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The future of exercise

An expert in the molecules of metabolism explains promising new understandings of the deep chemical connections between diet, exercise, and human health.
Close-up of a runner tying their blue sneaker.
How could the chemicals that get released by your body before and after exercise some day help fight obesity and diabetes? | iStock/Kamonwan Wankaew

Jonathan Long is a biochemist who studies the chemicals produced during exercise.

In Long’s world, “you always start with molecules,” which offer “clean handles” to understanding complex processes. His lab has identified a chemical produced in the digestive tract during exercise that can make a person stop eating. Long now studies this “gut-brain axis” for ways to treat obesity, diabetes, and, perhaps, even age-related conditions like dementia, as he tells host Russ Altman on this episode of Stanford Engineering’s The Future of Everything podcast.

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[00:00:00] Jonathan Long: If we really want to make exercise as medicine a reality, what we ought to be able to do is understand the pathways of exercise well enough that we could develop a therapeutic that hijacks exercise pathways so that we can get some of the benefits. For example, especially in older individuals who can't exercise with as high intensity or as hard as they would need to get certain benefits, it could be very beneficial to have such, such a molecule exercise in a pill.

[00:00:32] Russ Altman: This is Stanford Engineering's The Future of Everything and I'm your host Russ Altman. If you're enjoying the show or if it's helped you in any way, please consider sharing it with friends, families, and colleagues. Personal recommendations are one of the best ways to spread the news about the show and the future of everything.

[00:00:48] Today, Professor Jonathan Long from Stanford University will tell us about metabolism, obesity, and exercise. He's an expert at the chemicals that get released by your body before and after exercise, and he's using that to understand ways that we can fight the obesity epidemic, the diabetes epidemic, and even someday have an exercise pill. It's the future of exercise. 

[00:01:12] Before we get started, a reminder that if you're enjoying the show, please consider sharing it with friends, family, and colleagues. Personal recommendations are the best way to spread the news about everything.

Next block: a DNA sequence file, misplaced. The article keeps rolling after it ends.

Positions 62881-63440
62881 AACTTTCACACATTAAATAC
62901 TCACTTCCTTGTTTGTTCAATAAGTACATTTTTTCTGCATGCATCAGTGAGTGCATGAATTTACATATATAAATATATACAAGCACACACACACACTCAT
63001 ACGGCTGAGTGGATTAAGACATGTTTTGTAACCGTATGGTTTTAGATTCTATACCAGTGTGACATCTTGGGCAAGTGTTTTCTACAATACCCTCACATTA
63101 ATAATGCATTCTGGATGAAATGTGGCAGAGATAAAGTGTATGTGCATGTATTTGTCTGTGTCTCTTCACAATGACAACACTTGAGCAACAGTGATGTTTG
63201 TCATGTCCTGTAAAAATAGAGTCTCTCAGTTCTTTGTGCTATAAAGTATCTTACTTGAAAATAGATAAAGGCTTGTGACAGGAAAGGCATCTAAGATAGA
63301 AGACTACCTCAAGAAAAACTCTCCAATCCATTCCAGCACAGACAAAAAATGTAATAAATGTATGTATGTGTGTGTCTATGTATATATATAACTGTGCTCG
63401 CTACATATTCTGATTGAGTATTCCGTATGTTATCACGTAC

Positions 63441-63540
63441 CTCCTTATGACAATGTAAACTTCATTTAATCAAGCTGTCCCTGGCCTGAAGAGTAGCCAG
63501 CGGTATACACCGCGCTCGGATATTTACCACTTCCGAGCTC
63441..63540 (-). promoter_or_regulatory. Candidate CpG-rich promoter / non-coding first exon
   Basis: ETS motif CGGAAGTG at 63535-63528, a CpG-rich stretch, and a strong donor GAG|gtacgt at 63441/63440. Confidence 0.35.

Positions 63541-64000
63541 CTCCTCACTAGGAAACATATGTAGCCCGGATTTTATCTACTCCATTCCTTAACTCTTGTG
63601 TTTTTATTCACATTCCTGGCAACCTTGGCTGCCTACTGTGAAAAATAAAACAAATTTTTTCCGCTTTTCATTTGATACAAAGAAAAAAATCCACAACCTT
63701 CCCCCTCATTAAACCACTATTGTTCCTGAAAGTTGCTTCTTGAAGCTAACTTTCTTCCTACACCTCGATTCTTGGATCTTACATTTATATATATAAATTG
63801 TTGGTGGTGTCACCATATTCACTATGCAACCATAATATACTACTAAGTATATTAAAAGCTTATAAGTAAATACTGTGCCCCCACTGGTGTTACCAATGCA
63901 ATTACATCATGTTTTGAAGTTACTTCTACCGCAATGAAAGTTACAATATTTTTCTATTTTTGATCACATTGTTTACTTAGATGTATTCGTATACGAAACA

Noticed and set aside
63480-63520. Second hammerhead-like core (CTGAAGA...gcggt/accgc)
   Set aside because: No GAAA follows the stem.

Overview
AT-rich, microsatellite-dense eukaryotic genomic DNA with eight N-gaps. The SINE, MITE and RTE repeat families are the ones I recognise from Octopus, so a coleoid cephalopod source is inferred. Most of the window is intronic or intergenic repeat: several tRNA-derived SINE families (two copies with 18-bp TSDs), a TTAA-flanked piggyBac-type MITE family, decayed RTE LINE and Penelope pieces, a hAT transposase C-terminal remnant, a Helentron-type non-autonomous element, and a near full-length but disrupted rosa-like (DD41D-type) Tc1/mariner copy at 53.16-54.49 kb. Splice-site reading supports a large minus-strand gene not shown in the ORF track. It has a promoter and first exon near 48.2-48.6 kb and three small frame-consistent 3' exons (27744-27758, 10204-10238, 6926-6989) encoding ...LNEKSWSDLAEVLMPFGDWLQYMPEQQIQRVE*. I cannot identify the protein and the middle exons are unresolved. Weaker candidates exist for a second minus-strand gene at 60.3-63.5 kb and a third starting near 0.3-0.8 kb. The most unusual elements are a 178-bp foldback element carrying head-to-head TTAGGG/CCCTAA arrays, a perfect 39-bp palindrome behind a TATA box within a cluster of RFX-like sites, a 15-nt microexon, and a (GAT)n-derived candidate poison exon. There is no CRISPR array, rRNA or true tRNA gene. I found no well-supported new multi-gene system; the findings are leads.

[00:01:29] We all know that there's an epidemic of obesity in the United States and really increasingly worldwide. We also know that it's related to type 2 diabetes, and we all know that exercise is good for you, and that diet and exercise is one way to lose weight, avoid diabetes, and feel good. And yet, it's so hard.

[00:01:47] Moreover, we don't really fully understand in a specific way how exercise affects our physiology and leads to all these benefits. In fact, if exercise was a pill that you could just take, it would be very popular. We would have muscles, we would have less fat, we would feel great. But alas, we don't have those pills yet.

[00:02:08] But Jonathan Long from Stanford University is a professor of pathology and he's an expert at exercise, metabolism, obesity and diabetes. He's going to tell us that there's more than you think understood about exercise. And he's going to tell us that there might be a future, not soon, where there is an exercise pill.

[00:02:30] So Jonathan, it seems like effective weight loss drugs have just exploded on the scene in the last couple of years. What happened? 

[00:02:38] Jonathan Long: Well, thanks for having me, Russ. I mean, it's really crazy what's been going on with Ozempic and semaglutide and all of the GLP-1 receptor agonists. Um, you know, the history of this whole class of medicine is really fascinating.

[00:02:52] Starting from very, very classical endocrinology back in the nineteen eighties when it was discovered that, you know, you could cleave these peptide hormones out and that they existed and, uh, you know, over, it's really been a forty year journey from that initial basic science to what we now know today as like a pretty safe and remarkably effective weight loss drug.

[00:03:15] Really over the last ten years is when people started to really understand the therapeutic potential of these medicines. Because what happened was they got put into people, uh, initially for diabetes. And then when they put these drugs into people for diabetes, this was around twenty ten or so, they started to see some modest weight loss.

[00:03:35] And that was interesting. And it was good that the folks at Novo and Lilly decided to pursue that further because upon optimization now of those medicines, you just got bigger and bigger and bigger weight loss, uh, without any sort of untoward side effects. And so it's really been a remarkable journey starting from basic science four years ago to really the last ten years of, uh, pharma taking an initial signal in people and translating that into an incredible medicine.

[00:04:03] Russ Altman: You know, I love that story and thank you for that synopsis because what it tells us is that this, it, even though in the public consciousness, they just hit the, hit the market, like in the last couple of years, uh, the, the fact that this, this is basic science discovery and, and multiple decades of research, uh, is an important lesson really for everybody about patience and having faith that by understanding the basics, and this is what we're going to get into next, understanding the basics of how things work. You wind up with these kind of blockbuster discoveries.